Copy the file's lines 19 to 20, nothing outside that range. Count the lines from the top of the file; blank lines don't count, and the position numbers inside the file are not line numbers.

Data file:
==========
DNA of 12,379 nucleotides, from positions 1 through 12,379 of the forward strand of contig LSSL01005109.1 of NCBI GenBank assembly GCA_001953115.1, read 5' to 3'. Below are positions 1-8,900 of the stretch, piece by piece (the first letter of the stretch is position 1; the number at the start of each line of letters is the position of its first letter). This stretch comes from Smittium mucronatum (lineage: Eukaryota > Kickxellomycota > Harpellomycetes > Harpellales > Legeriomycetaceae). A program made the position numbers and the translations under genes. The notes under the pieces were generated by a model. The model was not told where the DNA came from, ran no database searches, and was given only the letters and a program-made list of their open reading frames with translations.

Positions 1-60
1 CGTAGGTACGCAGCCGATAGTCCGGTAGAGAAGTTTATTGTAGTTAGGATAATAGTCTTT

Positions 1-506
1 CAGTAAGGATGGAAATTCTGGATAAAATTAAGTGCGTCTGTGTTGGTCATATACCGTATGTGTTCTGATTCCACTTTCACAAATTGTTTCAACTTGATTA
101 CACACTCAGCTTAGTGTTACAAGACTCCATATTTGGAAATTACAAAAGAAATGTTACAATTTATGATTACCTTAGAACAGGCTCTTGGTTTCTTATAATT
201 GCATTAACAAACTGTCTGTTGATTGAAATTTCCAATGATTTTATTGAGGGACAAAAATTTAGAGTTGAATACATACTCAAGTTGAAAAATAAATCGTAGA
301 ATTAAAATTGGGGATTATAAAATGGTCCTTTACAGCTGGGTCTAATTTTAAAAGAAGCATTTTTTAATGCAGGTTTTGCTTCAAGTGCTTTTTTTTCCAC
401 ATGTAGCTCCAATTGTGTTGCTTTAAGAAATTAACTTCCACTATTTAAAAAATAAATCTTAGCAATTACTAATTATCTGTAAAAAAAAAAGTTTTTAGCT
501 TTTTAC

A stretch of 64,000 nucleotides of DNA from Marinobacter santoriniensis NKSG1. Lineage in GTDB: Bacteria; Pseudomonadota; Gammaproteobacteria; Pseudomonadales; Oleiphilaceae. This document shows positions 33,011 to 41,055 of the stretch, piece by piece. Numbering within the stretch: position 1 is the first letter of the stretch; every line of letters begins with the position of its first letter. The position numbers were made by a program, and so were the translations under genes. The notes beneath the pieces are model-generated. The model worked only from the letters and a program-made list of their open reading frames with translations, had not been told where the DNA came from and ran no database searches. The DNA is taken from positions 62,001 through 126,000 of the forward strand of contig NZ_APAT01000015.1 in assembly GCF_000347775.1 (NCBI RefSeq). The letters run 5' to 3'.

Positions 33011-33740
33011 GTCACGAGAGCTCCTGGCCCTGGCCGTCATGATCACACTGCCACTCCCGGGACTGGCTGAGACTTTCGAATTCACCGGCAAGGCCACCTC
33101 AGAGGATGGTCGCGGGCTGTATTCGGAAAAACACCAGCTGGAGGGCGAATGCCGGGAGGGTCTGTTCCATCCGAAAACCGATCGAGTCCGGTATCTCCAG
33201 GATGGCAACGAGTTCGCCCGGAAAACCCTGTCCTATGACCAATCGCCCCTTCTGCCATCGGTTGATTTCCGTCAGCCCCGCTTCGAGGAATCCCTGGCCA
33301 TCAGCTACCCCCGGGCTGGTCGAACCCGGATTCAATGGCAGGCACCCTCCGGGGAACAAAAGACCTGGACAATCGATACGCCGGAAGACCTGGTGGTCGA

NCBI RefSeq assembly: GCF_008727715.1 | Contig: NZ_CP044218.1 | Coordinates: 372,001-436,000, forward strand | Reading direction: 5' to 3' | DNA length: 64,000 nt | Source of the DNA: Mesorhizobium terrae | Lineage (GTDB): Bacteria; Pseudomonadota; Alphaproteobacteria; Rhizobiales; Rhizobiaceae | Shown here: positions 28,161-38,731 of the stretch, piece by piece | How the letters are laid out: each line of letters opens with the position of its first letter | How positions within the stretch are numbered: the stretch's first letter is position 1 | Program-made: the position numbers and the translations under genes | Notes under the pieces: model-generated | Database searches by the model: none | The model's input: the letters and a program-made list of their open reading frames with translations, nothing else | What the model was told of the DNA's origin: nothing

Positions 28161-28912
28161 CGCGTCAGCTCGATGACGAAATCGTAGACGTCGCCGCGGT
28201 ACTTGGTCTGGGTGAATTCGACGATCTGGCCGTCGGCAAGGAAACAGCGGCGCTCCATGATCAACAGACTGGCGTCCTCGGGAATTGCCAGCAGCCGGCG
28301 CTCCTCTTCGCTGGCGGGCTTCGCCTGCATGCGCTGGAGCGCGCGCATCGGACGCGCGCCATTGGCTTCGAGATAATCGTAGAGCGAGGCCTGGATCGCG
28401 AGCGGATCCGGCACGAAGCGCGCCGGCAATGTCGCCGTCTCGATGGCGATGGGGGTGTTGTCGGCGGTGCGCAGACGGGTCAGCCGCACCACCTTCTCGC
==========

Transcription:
28161 CGCGTCAGCTCGATGACGAAATCGTAGACGTCGCCGCGGT
28201 ACTTGGTCTGGGTGAATTCGACGATCTGGCCGTCGGCAAGGAAACAGCGGCGCTCCATGATCAACAGACTGGCGTCCTCGGGAATTGCCAGCAGCCGGCG